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U.S. Open notes

Y.E. Yang teed off as Rory McIlroy's playing partner Saturday looking to put some pressure on the 22-year-old who folded at the Masters. Nothing doing. "I wanted to catch up a little bit," said Yang, who shot 70 and saw his deficit increase from six to eight strokes. "But at the same time, the player with the better shot, with the better putt, with the better composure is leading right now. So I have no regrets. Right now, the better player is leading. I think it's actually a race for second place right now."

Right behind Yang by a stroke is Jason Day (65), Lee Westwood (65) and Robert Garrigus (68).

Day played the opening three rounds with McIlroy at the Masters. The Australian shot 32 on the tougher back nine Saturday, finishing with a rare birdie on the 18th. All that, and he was still nine shots behind.

"The way he's playing out there, it's almost Tigeresque," Day said. "It's unbelievable how good he's playing. Obviously, to have the lead that he has in the U.S. Open is pretty ridiculous, and at such a young age. The next generation is starting to kick up now, and he's the guy that's leading it."

Westwood, considered the best player without a major, still isn't ready to concede.

"He had a big lead in a major and didn't deal with it before," Westwood said. "There's pressure on him with regards to that. So we'll see. All I can do is control my game and try and shoot as low a score as possible for me."

Mickelson sees good golf

Phil Mickelson had to settle for the role of good-luck charm. The golfer who came into the U.S. Open with plenty of attention because Tiger Woods is out, struggled with his game. He shot 42 on the back nine and finished with a 77. That's 7 over and 21 strokes from the front. So the U.S. Open title will escape him once again. "It just kind of fell apart during the end," he said.

But his playing partners have shined.

He played with three-round leader Rory McIlroy for two days and saw the youngster set multiple U.S. Open records. On Saturday, he watched Open rookie Kevin Chappell shoot 2-under par 69, including an eagle on the par 5 16th.

A bit too easy

The U.S. Open usually isn't set up for aggressive play and low scores. But rain Thursday and Friday turned Congressional soft, and there were 26 rounds under par Saturday, the most ever for a U.S. Open third round.

Jason Day, top left, and Lee Westwood, bottom, fired 65s. Webb Simpson was among the first out on the course and shot 66, a number shared by Fredrik Jacobson.

"It's target golf. … It's not a true U.S. Open test out there, to be honest," defending champ Graeme McDowell said. "There were some tough pins out there, no doubt. I'd like to see it tougher than it was."

The previous record for subpar rounds in the third round of a U.S. Open was 24, set at Medinah in 1990.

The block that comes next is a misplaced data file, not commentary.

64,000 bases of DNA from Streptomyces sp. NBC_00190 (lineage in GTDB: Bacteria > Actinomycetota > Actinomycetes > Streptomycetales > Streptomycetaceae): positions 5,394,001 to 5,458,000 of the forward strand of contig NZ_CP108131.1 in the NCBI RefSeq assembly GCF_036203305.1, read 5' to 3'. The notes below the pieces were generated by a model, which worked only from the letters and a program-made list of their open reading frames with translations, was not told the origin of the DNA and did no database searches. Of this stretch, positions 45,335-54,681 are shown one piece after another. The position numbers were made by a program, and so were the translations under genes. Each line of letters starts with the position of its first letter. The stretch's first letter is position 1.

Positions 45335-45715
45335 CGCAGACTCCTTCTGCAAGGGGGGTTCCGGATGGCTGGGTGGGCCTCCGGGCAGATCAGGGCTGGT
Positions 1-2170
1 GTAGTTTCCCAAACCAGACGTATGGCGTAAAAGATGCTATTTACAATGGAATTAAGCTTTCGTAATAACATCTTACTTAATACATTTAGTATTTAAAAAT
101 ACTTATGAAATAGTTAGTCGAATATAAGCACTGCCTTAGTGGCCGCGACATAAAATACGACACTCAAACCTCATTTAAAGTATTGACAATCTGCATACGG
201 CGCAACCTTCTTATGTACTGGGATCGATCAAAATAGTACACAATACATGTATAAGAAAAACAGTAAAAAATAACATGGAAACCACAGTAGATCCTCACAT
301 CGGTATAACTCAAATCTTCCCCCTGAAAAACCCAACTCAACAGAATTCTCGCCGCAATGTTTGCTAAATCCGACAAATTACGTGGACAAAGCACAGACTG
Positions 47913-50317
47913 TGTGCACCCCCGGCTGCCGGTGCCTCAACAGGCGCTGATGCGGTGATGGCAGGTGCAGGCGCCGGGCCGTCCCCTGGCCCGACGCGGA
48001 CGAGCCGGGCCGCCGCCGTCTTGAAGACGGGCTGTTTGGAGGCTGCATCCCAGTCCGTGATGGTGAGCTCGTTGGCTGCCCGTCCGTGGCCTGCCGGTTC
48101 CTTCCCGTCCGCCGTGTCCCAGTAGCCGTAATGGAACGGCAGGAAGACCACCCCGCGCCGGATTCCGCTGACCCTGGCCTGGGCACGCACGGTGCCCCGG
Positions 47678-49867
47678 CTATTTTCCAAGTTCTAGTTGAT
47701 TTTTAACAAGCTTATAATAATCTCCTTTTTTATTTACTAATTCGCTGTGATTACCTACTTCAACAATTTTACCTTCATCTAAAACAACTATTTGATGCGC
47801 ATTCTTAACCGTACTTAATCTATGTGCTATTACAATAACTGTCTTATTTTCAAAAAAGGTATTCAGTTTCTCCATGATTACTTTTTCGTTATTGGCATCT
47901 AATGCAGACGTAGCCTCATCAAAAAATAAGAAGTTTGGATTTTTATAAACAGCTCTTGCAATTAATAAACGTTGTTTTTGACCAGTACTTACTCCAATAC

The USGA made no apologies for the low scores, attributing that to the weather, and Rory McIlroy.

"If he wasn't in the field, we'd be talking about a pretty tight U.S. Open," said Jeff Hall, part of the team setting up the golf course. "Rory is just obviously playing at a level that's a bit above everybody else this week. There certainly are a number of birdies being made, but some folks are not finding it quite as easy as others."

Times wires

Careful, not even one yet

Fellow Irishman Padraig Harrington said Rory McIlroy ultimately may be the one to challenge Jack Nicklaus' 18 majors.

"What is he, 22 years old? If you are going to talk about someone challenging Jack's record, there's your man," said Harrington, above. "Winning majors at 22 with his talent, he would have 20 more years … where he could be competitive. It would give him a great chance."

"Paddy, Paddy, Paddy," McIlroy said, shaking his head with a smile. "I'm still looking for my first one. … It's nice to have all these complimentary things said about you, but until you actually do these things, they don't mean anything."

Amateur hour

Patrick Cantlay is 1 under and tied for 15th after his third-round 70 Saturday. The highlight came when the 19-year-old Californian holed out from the bunker at No. 15 for a birdie.

"That was really exciting," Cantlay said. "It was kind of a tough bunker shot because the green runs away from you, but I nipped it pretty good and it ended up going in."

Cantlay just completed his freshman year at UCLA and this month won the Jack Nicklaus Award as the nation's top college golfer.

Fun while it lasted?

Amateur and St. Petersburg native Michael Barbosa, 28, finished his suspended-by-darkness second round Saturday morning with a second consecutive 12-over 83 and missed the cut. At least he got to stay another day.

U.S. Open notes 06/19/11 [Last modified: Sunday, June 19, 2011 1:20am]

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